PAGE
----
Travelling toward the others, every day, that is having the sense of adventure

Angela Petenzi FMSI Project Administration Officer

Over the years that I have worked in the project sector of the Marist Foundation for International Solidarity, I have had the opportunity to make many trips to the various Continents. Over time what were just dots on the map and hard-to-pronounce names have become places and people known and efforts and joys shared. I am grateful for this sequence of encounters that have changed my life. It was for me an ongoing exercise of seeing the world through the eyes of others and created in me a special vulnerability whereby if something happens in the world or there is a war between two formerly friendly peoples, I suffer and participate because on both sides there are people I know, I contact them to find out how they are doing and I care about their lives.

The Marist Foundation has implemented many projects thanks to the support of so many donor agencies, the Marist Institute, private individuals.  We offer special thanks to our local Marist communities who have opened the doors of their schools to new urgencies and were open to new training and aid in collaboration with the local communities, which lead to a new way of considering children and pupils, as St. Marcellin taught, while at the same time overcoming and valorise local cultures.

Alongside all this, are my struggles, my mistakes, and my sense of smallness in the face of what seems to be a well-oiled “evil” machine that often threatens and hampers achievements.

However, be assured, that seeing a child domestic worker – who has never access to school before – make his signature, or proudly perform mathematical operations in front of everyone, or the smile of an elderly person who received a hot meal within the walls of a bombed house is like feeling ‘a huge tree covering rubble.’  All this, and more, give meaning to life and to the work.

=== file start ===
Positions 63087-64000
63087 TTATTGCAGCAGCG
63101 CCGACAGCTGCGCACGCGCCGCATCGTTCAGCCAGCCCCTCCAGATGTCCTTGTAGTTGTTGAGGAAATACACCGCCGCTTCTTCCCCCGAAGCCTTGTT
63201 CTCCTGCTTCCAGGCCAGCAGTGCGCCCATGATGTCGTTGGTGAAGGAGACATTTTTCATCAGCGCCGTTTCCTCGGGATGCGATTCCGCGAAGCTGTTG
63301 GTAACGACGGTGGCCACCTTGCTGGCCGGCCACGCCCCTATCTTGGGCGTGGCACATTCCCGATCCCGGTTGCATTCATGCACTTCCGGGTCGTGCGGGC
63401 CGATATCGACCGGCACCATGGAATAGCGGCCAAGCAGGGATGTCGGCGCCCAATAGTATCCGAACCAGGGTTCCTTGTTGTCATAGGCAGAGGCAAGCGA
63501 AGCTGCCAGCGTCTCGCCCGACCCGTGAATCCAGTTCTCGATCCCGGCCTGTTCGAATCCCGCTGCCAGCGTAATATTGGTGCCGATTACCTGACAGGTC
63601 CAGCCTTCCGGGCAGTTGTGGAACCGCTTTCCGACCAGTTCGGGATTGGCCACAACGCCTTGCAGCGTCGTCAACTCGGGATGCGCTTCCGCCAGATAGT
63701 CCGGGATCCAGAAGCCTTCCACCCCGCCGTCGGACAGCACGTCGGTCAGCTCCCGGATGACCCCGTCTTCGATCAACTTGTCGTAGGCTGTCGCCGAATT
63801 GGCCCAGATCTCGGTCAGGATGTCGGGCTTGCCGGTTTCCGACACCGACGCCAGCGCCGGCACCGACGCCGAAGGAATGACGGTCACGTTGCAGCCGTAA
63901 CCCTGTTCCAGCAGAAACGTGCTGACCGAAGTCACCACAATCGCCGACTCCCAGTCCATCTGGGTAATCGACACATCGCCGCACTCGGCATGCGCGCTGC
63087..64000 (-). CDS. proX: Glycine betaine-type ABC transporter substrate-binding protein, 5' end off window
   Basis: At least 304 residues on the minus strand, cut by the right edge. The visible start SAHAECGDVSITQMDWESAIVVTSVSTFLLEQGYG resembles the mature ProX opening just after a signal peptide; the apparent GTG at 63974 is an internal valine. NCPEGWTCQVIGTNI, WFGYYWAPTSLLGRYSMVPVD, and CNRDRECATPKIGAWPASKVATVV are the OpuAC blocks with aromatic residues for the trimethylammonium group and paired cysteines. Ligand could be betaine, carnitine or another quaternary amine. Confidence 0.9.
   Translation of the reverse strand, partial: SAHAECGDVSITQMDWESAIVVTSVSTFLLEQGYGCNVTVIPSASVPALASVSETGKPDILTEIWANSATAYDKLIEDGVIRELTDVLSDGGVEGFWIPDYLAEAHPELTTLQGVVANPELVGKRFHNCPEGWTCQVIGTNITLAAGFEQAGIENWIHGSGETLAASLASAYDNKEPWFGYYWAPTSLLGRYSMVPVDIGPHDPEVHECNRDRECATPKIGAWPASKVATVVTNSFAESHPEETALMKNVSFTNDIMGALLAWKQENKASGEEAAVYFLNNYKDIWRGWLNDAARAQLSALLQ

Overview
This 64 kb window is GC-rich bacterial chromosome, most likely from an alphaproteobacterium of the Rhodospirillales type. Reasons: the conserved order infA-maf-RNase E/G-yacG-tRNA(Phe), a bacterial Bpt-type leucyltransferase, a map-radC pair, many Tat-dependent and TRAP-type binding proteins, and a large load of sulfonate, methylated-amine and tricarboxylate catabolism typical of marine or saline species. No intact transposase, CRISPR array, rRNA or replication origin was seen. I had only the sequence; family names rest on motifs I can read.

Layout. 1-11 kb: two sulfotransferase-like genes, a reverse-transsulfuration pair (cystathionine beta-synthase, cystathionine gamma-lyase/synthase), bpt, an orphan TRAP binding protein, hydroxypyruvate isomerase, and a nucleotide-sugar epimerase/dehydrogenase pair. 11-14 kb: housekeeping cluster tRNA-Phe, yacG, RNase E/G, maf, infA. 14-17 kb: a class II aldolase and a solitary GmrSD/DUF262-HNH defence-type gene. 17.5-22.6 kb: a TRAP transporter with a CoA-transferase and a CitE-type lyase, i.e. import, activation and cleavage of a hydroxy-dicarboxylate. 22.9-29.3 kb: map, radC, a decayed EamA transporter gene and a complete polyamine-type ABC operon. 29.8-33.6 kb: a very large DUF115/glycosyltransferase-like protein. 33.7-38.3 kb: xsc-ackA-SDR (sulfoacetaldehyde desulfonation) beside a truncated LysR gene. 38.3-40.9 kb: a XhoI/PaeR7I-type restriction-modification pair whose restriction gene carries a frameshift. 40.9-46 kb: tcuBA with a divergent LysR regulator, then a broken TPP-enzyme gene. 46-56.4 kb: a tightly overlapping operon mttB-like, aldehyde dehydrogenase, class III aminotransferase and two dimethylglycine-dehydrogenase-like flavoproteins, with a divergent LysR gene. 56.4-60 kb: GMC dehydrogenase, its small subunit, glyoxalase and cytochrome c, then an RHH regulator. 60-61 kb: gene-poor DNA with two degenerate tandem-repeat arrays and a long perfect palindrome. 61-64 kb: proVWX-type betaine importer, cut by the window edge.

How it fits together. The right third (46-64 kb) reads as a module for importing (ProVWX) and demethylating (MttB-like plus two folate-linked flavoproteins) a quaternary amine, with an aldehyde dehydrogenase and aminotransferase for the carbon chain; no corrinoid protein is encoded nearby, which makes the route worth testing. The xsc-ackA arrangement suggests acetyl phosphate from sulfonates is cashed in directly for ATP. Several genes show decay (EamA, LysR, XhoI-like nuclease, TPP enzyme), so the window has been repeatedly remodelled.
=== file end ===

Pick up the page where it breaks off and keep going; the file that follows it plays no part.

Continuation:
My visits on trips have always been too short to get to know the local reality and cultures in depth, and I thank the Marist communities for facilitating this work, acting as mediators like Mary and helping me sharpen the gaze that recognizes hope. Yes, even in the most terrible and inhuman situations, people keep inside a hope. It can be sensed by a white shirt washed and ironed in a slum of garbage, or a drawing pencil jealously preserved in a broken-down backpack, or someone cooking and singing even among crumbling houses, or simply the young girl waking up at 3:00 a.m. to go to a school mile from home braving the danger of the road and the greater danger of being a girl.  

With our projects, we hope to be the midwife who ultrasounds these hopes, helps people give birth to hopes and grow them for the lives of all.

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